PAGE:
Tweit said that improvements prior to and during the 1990s were "dulled" by bad ocean conditions. "But when these conditions switched again," he said, "we got some dividends to help build overall populations."
"The system is more resilient now," he said. "It won't be as bad as in prior years with poor ocean conditions.
"While upper Columbia River spring Chinook are not rebuilding quite as well, other stocks of salmon and steelhead are rebuilding or at least stable," Tweit said.
"The fall Chinook story is pretty extraordinary. Before returning to the Columbia River, these fish are substantially exploited in ocean fisheries. A lot of these fish are seen in Southeast Alaska," he said.
The Council's March briefing on fish runs included, for the first time, sturgeon and lamprey along with salmon, steelhead and eulachon (or smelt). Last year was the first year eulachon and chum were described along with steelhead and other salmon runs, reflecting the broader approach being taken by fish managers and planners throughout the basin.
For white sturgeon, Tom Rien, with Oregon Department of Fish and Wildlife, said the decline of the population below Bonneville Dam, including the lower Willamette River and the Columbia estuary, had "triggered fisheries managers to close this area to retention effective 2014."
Similarly, stock declines in the three reservoirs behind lower Snake River dams caused fish regulators to close these areas to fishing beginning in 2015.
Rien said the sturgeon in reservoirs behind Bonneville, The Dalles and John Day dams are more numerous than in the late 1970s, 1980s and most of the 1990s, but recent sturgeon numbers have fallen again. Consequently, stricter harvest limits are now in effect in all three pools.
White sturgeon populations above McNary Dam in the reservoirs behind Priest Rapids, Wanapum and Rocky Reach dams were not discussed during the Council briefing, as they are largely managed by Grant and Chelan PUDs along with the Yakama Nation.
The eulachon population will show a downturn in 2016, Rien predicted. A new abundance estimator, based on spawning stock biomass, indicates fewer eulachon came back this year after three years of higher returns.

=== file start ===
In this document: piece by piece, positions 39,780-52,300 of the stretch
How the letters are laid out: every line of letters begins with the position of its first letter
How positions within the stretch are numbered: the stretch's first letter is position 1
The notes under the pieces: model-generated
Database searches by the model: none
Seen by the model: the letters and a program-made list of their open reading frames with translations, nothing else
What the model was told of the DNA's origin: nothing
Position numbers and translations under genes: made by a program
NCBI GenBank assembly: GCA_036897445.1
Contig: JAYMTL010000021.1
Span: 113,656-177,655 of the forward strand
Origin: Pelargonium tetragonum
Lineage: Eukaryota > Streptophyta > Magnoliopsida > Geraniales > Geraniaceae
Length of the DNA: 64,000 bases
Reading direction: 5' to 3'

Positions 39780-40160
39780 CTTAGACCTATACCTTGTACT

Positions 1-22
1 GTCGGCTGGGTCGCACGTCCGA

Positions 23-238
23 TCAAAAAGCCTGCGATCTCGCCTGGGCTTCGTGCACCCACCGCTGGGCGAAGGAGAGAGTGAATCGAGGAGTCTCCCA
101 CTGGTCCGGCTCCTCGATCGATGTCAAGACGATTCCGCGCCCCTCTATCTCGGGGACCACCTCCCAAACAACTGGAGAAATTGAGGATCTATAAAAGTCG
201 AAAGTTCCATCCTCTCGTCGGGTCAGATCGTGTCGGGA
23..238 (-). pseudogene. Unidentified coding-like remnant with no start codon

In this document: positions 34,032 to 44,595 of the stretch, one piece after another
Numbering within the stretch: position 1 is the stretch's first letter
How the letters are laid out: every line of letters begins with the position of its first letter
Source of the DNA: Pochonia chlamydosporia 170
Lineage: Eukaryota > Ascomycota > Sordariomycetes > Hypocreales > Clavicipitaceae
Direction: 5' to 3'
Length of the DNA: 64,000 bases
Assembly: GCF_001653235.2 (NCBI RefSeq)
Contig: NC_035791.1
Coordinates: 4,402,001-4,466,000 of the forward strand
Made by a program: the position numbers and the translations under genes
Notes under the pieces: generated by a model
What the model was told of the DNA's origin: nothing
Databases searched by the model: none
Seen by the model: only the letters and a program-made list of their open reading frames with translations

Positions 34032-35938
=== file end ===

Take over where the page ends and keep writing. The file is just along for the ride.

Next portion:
Between 2011 and 2015, the highest estimated abundance was 17 million pounds in 2014. This year's projected biomass is less than 4 million pounds. Rien said that eulachon abundance is very cyclical. The species was designated in 2010 as threatened under the Endangered Species Act.
Pacific lamprey, widely distributed from Alaska to Southern California, were once plentiful in the Columbia basin prior to dam building and even into the 1960s when counting stopped, said Brian McIlraith, of the Columbia River Inter-Tribal Fish Commission.
McIlraith told the Council that the Warm Springs tribe calculated that the lamprey population at Willamette Falls was between 2 million and 4 million fish in 1946. But the population has dwindled dramatically since. When counting resumed in 1996, daytime counts at Bonneville have ranged from 100,000 in early 2000 to less than 20,000 in 2010, which is likely a historic low, he said.
The population rebounded a bit in 2015, with 38,500 crossing Bonneville Dam, although fewer than 1,000 passed Ice Harbor Dam on the Snake River and none were counted at Wells Dam on the upper Columbia, the CRITFC biologist said. Fewer lamprey pass the upstream dams.
Given lamprey's historical abundance, "we should be doing better than this," he remarked, indicating that increasing lamprey population abundance is related to improving adult passage at Columbia basin dams.